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Not going further a mistake

June 06, 2006

The recently released 2006 "Report Card" from the Maryland Department of Education indicates that in one vital area, Washington County's performance should be marked "needs improvement."

The report said that of the 1,258 students who graduated in 2005, fewer than half said they were going to college. Statewide, the average was 63 percent.

OK, that information is a year old and in the past 12 months, the school system has pushed hard to emphasize the need for training after high school.

But let us suggest that someone outside the school system should be telling students what they will miss if they don't go on to college or get advanced technical training.

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In 2004, the College Board, a nonprofit organization that runs the SAT exams and the Advanced Placement (AP) Program, published "Education Pays: The Benefits of Higher Education for Individuals and Society."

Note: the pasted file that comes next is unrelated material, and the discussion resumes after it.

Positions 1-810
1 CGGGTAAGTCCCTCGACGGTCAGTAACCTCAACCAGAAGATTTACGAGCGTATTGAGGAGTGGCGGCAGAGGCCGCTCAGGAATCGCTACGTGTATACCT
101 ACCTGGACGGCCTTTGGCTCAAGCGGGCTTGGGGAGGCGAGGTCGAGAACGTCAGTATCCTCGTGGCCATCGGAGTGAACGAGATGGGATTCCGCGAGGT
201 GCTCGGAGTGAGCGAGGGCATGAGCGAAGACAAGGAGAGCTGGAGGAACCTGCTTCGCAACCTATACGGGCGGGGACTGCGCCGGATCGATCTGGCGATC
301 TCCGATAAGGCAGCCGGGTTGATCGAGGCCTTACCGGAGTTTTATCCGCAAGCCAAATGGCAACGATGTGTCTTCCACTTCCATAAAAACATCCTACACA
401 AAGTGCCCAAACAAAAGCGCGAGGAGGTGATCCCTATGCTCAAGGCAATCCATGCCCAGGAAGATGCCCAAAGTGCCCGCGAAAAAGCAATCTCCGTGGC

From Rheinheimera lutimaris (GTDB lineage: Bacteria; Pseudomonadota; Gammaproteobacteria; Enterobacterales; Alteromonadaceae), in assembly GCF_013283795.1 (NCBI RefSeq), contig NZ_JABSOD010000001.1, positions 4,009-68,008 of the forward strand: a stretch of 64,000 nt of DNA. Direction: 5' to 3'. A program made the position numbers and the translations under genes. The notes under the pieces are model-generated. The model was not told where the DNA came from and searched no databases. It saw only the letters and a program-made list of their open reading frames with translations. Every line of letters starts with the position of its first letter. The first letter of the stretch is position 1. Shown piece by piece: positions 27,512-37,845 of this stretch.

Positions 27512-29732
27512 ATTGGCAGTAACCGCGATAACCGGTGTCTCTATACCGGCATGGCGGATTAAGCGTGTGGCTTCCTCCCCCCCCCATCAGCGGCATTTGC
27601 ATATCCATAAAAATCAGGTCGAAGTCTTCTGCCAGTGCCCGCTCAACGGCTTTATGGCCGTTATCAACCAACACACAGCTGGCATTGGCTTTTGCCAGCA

Using data from the Census Bureau and the Internal Revenue Service, the report said that in 2003, full-time U.S. workers with a four-year degree or its equivalent earned $49,900.

That's 62 percent more than $30,800, which is what a full-time U.S. worker with a high-school degree earned in 2003.

Then the report followed with some good news/bad news facts. Although there is a widening gap between the earnings of college-educated workers and those with only a high-school diploma, when the percentage of college-educated workers in a city increases, so do everyone's wages, regardless of education levels.

That's probably why the 2000 census showed Frederick County's median income was $60,276 as opposed to Washington County's $40,617. Just 14.6 percent of Washington County residents had four-year degrees in 2000, about half what the percentage was in Frederick County.

The College Board report also notes that those with four-year degrees are less likely to become unemployed and more likely to have health insurance as a job benefit.

The bottom line: In 2006, a four-year college degree or its equivalent is not a luxury, but a necessity. The sooner students are told what it takes to survive today, the better off they will be.

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